I'm not smart enough about a car build to know what the specifics are, but if you are disciplined enough to assign phases to the design process and define the things you expect to complete at the end of each phase, then the design team will understand what the expectations are and those following along won't be tempted to weigh in on what kind of leather the seats are wrapped in before we have a clue as to whether we can keep the shiny side up at 150 mph.

Butch.

anders nrgaard
05-17-2005, 12:00 AM
Hi Richard,

Here's a rear left view that shows the lines of the hood.
You're doing great on the 3D, wish I was able to do that too!
http://www.metalmeet.com/photopost/data/500/Rear_Left_Side_View.jpg

Gonejunking
05-17-2005, 11:20 AM
Hi Gang

I was only trying to keep everyone thinking about the end of the tunnel, while we were digging it.

If we limit ourselves to just thinking about the outside of the Bug, then we lose time in the long run. I think some more threads are needed to get others (non cad guys) thinking about possible other features of the car.

Why do we need to wait until the car body is totaly drawn, before we look at the rest of the project?

In all the design programs that I have worked on, you start with the basic concept. One group starts it, and when they get to where they think they have a basic concept drawn, then they ask for possible features that will work with their outline.

I think this is where we're at.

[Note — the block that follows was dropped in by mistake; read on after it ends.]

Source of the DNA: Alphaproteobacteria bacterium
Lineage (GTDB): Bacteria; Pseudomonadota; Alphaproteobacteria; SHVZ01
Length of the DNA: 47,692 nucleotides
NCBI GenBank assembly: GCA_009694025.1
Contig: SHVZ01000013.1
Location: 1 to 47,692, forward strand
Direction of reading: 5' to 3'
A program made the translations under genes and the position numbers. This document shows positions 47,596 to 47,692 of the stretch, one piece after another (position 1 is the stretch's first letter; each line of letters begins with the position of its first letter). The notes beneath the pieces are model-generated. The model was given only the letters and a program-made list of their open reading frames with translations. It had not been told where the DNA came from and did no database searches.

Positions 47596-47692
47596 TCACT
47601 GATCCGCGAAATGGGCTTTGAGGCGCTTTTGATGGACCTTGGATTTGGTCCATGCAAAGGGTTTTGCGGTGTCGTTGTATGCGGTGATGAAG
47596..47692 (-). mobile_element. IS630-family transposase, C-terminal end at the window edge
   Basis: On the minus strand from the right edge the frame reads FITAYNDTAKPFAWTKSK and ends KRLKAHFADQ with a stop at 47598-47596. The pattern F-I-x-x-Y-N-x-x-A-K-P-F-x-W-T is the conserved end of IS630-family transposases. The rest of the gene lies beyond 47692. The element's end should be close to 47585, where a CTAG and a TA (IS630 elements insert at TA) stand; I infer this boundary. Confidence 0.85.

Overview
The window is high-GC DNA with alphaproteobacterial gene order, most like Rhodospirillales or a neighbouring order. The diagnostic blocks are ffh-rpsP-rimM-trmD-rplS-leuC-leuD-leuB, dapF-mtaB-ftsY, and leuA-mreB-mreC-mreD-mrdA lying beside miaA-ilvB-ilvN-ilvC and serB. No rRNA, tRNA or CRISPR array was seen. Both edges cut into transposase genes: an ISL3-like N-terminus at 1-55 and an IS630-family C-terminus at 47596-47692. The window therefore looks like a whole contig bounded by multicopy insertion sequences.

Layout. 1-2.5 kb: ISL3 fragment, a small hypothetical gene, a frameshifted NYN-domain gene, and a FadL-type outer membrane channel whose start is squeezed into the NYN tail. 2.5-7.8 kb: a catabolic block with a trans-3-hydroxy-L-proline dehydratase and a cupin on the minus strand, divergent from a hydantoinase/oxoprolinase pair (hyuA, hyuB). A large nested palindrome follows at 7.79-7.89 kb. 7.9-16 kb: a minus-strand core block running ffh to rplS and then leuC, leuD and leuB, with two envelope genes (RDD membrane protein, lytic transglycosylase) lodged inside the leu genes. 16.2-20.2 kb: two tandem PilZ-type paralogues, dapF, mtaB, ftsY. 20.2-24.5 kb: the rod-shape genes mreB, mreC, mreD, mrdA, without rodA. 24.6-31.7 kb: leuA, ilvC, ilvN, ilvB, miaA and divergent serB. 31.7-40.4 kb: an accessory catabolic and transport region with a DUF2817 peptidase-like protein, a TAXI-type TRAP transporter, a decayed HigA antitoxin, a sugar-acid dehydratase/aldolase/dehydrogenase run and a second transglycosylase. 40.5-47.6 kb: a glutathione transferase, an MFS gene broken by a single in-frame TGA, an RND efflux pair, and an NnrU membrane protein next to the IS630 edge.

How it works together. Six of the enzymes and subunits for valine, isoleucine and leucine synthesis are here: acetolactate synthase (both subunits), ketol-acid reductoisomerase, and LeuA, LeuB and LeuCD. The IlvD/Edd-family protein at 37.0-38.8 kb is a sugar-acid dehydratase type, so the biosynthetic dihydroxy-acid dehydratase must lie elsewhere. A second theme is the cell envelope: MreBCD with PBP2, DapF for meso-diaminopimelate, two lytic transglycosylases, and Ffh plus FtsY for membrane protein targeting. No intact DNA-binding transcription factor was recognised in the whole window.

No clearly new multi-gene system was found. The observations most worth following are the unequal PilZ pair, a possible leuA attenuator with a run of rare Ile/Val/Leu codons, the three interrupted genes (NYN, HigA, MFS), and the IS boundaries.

I feel some of us should be looking at other areas of this project, to see what might work for our application.

We have some great guy's doing the cad work right now, they are defining the exterior shape and style, so let them continue, and the rest of us start looking at what else lays between here and the end of the tunnel.

Again
just my 2c

tdoty
05-18-2005, 08:34 PM
Wow, a whole day with no posts on this subject?

I have to agree with Wray that we should see just how much room we'll have before we start spec'ing drivetrain parts and etc. Then again, I also think we should go with "off the shelf" stuff - crate motor with a warranty, new trans and "street rod" suspension components.

Now, if it weren't for the "used parts stigma", anything would be fine - but not for a car of this caliber. How much is a new Viper V-10? Jag V-12? BMW V-12? BMW 6? Chevy TrailBlazer 6? Hopped up 292 Chevy built with all aftermarket parts and the new aftermarket head? The LS-1, LS-6 or just plain old small block Chevy is cheap, has plenty of spares available - everywhere - and is easily adapted.